Notes posted to Ruby

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May 7, 2009
0 thanks


Shouldn’t the second example be:

[1,2].zip(a,b)         #=> [[1, 4, 7], [2, 5, 8], [nil,6,9]]

??? or am I missing something?

May 7, 2009 - (v1_8_6_287 - v1_8_7_72)
0 thanks

Reg Ex Syntax

Is there any place where there is a full listing of RegEx syntax?

May 4, 2009 - (v1_8_6_287)
2 thanks

NoMethodError: undefined method `each_char'

For some reason the each_char method on String is not available by default in Ruby 1.8.6 and you will be presented with a NoMethodError.

You can resolve this by requiring the jcode lib:

require 'jcode'
May 4, 2009
1 thank


Via Kenneth Kalmer:

From the man page: If salt is a character string starting with the characters “$id$” followed by a string terminated by “$”: $id$salt$encrypted then instead of using the DES machine, id identifies the encryption method used and this then determines how the rest of the password string is interpreted.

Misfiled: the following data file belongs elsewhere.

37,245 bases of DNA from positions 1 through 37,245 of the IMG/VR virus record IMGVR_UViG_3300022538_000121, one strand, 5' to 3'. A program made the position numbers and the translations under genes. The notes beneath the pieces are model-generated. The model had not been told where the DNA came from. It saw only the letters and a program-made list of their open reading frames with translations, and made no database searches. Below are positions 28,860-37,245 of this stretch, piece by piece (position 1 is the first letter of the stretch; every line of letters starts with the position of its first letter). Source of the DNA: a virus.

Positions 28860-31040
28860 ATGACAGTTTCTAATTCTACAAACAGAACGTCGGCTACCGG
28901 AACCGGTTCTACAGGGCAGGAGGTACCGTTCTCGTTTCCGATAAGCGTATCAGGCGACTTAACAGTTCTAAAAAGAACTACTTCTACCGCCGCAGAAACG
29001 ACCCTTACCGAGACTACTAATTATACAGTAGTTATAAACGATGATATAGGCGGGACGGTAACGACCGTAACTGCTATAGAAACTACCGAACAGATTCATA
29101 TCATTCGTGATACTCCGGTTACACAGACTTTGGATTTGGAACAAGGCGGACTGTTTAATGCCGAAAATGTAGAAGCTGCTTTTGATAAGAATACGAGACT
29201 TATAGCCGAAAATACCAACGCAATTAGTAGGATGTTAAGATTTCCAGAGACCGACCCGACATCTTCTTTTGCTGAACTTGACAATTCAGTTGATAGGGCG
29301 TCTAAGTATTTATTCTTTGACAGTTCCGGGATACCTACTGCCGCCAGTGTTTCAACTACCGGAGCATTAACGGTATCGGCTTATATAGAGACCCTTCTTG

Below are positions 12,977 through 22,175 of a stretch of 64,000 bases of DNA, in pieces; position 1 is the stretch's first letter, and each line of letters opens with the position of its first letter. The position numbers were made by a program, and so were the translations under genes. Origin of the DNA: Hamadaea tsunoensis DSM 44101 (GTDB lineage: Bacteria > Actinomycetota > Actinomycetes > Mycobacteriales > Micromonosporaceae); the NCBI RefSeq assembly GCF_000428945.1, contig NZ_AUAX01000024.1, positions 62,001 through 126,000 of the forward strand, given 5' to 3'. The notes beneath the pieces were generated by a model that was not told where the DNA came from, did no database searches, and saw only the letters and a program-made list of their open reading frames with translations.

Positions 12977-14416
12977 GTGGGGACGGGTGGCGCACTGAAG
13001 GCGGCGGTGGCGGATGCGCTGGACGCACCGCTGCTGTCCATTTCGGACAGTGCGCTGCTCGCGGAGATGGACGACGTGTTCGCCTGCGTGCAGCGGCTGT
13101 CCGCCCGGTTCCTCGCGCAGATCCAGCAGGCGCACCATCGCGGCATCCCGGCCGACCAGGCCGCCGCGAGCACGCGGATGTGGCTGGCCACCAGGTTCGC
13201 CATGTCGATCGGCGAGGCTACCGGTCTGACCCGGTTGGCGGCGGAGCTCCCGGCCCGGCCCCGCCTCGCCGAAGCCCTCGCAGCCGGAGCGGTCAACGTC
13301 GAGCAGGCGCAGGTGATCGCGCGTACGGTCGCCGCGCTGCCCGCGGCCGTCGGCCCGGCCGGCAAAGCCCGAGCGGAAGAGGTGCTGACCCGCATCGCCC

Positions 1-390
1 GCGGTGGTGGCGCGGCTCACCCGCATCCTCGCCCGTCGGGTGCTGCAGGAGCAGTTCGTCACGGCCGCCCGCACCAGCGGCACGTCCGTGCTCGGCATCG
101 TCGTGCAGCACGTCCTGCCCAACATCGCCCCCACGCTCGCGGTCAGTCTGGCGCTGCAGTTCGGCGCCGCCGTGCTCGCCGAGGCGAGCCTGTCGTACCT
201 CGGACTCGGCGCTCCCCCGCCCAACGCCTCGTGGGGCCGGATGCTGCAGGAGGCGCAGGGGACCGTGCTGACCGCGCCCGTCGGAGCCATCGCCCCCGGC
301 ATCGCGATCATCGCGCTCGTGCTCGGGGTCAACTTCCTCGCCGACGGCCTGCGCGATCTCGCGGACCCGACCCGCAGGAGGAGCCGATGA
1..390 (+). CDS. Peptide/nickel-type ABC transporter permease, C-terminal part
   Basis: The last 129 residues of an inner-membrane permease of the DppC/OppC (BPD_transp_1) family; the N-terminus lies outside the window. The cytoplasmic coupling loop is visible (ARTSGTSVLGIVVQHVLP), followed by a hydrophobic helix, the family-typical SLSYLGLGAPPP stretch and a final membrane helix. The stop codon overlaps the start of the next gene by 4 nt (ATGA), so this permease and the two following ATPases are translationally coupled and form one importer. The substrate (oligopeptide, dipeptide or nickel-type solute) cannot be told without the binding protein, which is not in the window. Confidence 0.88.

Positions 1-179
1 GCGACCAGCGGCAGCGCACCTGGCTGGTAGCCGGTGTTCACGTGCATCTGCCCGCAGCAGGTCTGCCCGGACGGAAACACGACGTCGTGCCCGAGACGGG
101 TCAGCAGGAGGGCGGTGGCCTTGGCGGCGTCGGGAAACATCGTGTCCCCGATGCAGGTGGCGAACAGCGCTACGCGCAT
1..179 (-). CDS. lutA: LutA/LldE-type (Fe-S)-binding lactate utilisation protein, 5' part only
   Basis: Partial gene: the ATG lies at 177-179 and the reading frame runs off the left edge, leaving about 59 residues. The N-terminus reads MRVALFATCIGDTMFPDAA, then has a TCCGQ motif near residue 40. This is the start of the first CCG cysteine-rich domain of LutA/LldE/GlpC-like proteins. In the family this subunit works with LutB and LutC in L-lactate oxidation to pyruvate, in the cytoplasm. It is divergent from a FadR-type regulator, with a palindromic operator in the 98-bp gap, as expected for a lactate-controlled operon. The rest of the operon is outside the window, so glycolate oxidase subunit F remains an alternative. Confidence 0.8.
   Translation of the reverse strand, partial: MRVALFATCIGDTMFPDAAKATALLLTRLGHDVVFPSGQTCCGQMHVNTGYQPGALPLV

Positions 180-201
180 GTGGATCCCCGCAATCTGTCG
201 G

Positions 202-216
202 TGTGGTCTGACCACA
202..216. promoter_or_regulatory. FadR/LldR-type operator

irb session


see http://www.opensourcery.co.za/2009/05/01/quick-nix-shadow-passwords-with-ruby/

May 2, 2009
8 thanks

Create a Hash from two Arrays

Here is my favorite idiom for creating a Hash from an Array of keys and an Array of values:

keys = [:a, :b]
values = [1,2]
h = Hash[*keys.zip(values).flatten]      # => {:b=>2, :a=>1}
May 2, 2009
4 thanks

Test if one array includes the elements of another

You can just use a set difference (aka minus) to see if one array includes all elements of another

not_included = [1,2,3] - (1..9).to_a
not_included      # => []

not_included = [1,2,3,'A'] - (1..9).to_a
not_included      # => ["A"]

Use intersection to test if any of the one are in the other:

shared = [1,2,3,'A'] & (1..9).to_a
shared     # => [1, 2, 3]
April 30, 2009